Stop The Dominoes From Falling Now

Why You Should Be Concerned About Parental Alienation

If you’re a parent involved in a custody or visitation dispute and you think the other parent might be cutting you out of your child’s life, you should consider the possible effects of Parental Alienation Syndrome on your children. Scientific research explains that PAS can have profound and long-lasting effects. After reviewing 700 cases of family counseling, mediation, and forensic evaluation, Stanley Clawar and Brynne Rivlin (1991) published their research through the American Bar Association. They described the parental conduct they observed as brainwashing and titled their work Children Held Hostage. In their 2013 follow up of more than a thousand cases again published by the ABA, Clawar and Rivlin (2013) provided an updated list of the most common potential effects of the brainwashing they observed in children:

  • Loneliness
  • Conflict with Parents
  • Depression
  • Sleep problems
  • Substance Abuse
  • Speech Problems
  • Sexual Promiscuity
  • Poor Body Image
  • Poor Eating Habits
  • Eating Disorders
  • Weight Loss/Weight Gain
  • Disheveled Living Space
  • Poor Executive Function (Disorganization)
  • Diminished Activity
  • Psycho-Somatic Distortions
  • Feelings of Isolation
  • Increased Use of Technology as an Escape
  • Lack of Friends
  • Sibling Conflict (Including Violence)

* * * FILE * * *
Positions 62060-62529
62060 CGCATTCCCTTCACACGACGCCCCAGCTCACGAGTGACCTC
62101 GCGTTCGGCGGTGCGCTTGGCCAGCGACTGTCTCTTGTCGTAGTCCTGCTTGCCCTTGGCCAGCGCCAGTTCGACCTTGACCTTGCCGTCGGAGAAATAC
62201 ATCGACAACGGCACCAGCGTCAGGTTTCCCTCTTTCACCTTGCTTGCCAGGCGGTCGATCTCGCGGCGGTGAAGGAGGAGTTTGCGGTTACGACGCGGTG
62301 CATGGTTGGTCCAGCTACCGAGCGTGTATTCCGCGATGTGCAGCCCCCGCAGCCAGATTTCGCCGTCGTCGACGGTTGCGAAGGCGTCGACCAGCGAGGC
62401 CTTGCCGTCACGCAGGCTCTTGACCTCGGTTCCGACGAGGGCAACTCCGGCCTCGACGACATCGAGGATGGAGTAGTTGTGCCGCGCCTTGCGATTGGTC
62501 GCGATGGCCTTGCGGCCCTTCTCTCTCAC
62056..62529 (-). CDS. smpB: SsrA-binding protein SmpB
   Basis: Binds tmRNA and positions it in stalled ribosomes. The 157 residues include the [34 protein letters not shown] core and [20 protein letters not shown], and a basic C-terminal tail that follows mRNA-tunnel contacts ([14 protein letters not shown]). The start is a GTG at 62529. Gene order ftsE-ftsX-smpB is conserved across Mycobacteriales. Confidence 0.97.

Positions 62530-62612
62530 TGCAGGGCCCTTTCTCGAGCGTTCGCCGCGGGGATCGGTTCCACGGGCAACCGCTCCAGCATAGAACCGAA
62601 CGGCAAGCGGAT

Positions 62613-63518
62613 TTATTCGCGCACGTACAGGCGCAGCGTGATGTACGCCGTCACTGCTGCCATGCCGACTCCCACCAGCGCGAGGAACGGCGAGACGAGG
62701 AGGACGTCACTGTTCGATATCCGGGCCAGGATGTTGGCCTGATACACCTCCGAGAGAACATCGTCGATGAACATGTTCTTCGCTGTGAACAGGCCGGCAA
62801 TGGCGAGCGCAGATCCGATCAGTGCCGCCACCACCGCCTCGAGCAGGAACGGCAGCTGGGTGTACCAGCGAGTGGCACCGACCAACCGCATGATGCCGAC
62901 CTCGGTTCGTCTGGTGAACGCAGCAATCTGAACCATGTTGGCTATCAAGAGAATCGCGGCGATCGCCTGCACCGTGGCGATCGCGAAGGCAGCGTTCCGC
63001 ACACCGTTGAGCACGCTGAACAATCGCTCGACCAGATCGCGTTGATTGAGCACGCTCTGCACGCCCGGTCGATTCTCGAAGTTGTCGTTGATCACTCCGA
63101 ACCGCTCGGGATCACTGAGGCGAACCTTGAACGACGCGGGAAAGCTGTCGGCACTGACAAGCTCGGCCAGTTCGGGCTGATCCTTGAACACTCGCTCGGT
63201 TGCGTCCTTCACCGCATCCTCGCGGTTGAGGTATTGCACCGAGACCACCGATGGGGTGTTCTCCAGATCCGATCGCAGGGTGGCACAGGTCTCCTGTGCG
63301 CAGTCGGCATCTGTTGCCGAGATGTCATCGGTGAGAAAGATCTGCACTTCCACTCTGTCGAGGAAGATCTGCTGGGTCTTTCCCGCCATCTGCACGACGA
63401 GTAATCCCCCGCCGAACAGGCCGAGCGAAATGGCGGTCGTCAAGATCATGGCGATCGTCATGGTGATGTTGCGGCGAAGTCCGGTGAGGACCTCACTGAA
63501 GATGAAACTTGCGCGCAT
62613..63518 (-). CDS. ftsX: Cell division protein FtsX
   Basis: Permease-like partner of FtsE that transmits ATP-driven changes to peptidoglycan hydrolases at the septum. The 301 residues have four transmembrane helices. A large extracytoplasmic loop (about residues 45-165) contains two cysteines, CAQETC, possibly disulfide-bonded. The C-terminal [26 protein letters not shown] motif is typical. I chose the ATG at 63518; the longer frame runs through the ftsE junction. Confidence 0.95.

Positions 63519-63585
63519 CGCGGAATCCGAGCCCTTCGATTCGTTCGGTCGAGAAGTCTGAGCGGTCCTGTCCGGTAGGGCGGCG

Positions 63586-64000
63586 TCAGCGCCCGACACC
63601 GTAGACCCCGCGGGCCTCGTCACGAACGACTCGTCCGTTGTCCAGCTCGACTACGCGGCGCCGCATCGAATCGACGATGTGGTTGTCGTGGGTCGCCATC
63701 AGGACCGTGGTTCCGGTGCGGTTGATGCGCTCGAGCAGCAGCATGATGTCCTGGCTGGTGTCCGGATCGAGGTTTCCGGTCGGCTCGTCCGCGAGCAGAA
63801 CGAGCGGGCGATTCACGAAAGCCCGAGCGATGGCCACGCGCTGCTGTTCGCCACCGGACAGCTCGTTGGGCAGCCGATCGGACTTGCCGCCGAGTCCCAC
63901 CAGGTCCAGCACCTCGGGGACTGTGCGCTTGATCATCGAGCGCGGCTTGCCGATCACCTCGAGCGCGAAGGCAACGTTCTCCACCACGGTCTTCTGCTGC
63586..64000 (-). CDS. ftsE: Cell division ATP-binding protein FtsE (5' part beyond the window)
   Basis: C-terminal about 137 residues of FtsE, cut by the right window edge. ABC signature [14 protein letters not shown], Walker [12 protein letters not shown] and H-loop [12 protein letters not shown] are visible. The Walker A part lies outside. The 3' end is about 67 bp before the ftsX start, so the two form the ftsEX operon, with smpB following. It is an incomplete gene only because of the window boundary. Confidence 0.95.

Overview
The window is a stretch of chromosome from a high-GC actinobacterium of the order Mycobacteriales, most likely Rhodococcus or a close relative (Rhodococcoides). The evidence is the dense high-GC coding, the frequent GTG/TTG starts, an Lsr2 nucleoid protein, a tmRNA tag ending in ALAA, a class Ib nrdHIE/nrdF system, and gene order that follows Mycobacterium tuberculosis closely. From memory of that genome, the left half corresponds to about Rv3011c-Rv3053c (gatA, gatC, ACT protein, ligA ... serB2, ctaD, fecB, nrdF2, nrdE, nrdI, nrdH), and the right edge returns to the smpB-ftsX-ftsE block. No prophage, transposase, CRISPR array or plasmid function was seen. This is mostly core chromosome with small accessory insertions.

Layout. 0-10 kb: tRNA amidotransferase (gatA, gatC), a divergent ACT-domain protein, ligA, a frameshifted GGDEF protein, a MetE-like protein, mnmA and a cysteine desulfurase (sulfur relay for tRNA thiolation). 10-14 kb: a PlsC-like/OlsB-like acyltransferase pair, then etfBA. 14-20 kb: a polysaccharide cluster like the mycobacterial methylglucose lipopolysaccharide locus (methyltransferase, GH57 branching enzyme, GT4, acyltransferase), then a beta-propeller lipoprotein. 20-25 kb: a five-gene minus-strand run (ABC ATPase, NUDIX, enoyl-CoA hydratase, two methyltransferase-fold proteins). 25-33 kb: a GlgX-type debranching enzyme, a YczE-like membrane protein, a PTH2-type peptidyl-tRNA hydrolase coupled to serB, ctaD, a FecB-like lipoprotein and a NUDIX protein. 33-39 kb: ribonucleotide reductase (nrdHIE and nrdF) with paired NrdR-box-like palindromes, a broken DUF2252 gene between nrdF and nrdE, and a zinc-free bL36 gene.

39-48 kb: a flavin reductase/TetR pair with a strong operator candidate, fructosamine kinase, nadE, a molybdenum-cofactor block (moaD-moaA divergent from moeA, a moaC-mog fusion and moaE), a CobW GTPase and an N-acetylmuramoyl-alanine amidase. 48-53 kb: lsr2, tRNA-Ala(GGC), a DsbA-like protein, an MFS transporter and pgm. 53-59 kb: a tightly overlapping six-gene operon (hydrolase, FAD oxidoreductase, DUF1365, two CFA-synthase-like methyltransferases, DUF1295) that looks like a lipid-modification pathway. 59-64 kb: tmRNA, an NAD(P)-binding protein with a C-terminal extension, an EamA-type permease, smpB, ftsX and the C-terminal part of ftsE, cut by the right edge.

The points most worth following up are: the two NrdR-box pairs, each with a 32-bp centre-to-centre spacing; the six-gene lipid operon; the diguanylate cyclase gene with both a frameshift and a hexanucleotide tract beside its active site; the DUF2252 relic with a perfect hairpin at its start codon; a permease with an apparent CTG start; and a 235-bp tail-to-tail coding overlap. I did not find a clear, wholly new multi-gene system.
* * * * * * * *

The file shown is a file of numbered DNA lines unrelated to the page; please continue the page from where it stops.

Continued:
• Heightened Fantasy Life
  • Diminished Attention Span
  • Social Identity Problem
  • Regressive Behaviors
  • Anxiety
  • Conflicts in Peer Relationships
  • School Dysfunction
  • Memory Loss

Canadian researchers Barbara Jo Fidler and Nicholas Bala (2010) reported on clinical observations, case reviews and qualitative as well as empirical studies. Publishing their findings in Family Court Review, they wrote that alienated children may exhibit:

  • Poor reality testing
  • Illogical cognitive operations
  • Simplistic and rigid information processing
  • Inaccurate or distorted interpersonal perceptions
  • Disturbed and compromised interpersonal functioning
  • Self-hatred
  • Low self-esteem or inflated self-esteem or omnipotence
  • Pseudo-maturity
  • Gender-identity problems
  • Poor differentiation of self (enmeshment)
  • Aggression and conduct disorders
  • Disregard for social norms and authority
  • Poor impulse control
  • Emotional constriction, passivity, or dependency
  • Lack of remorse or guilt

PAS isn’t limited to custody litigation, either. Parental Alienation Syndrome can become problematic long after the dust has settled and visitation orders have been put in place. Parental Alienation Syndrome can involve more than one alienator, more than one child, and can be a multi-generational phenomenon. Besides the possibility of losing your children emotionally, Alienators often resort to false accusations of physical abuse, sexual abuse, or both.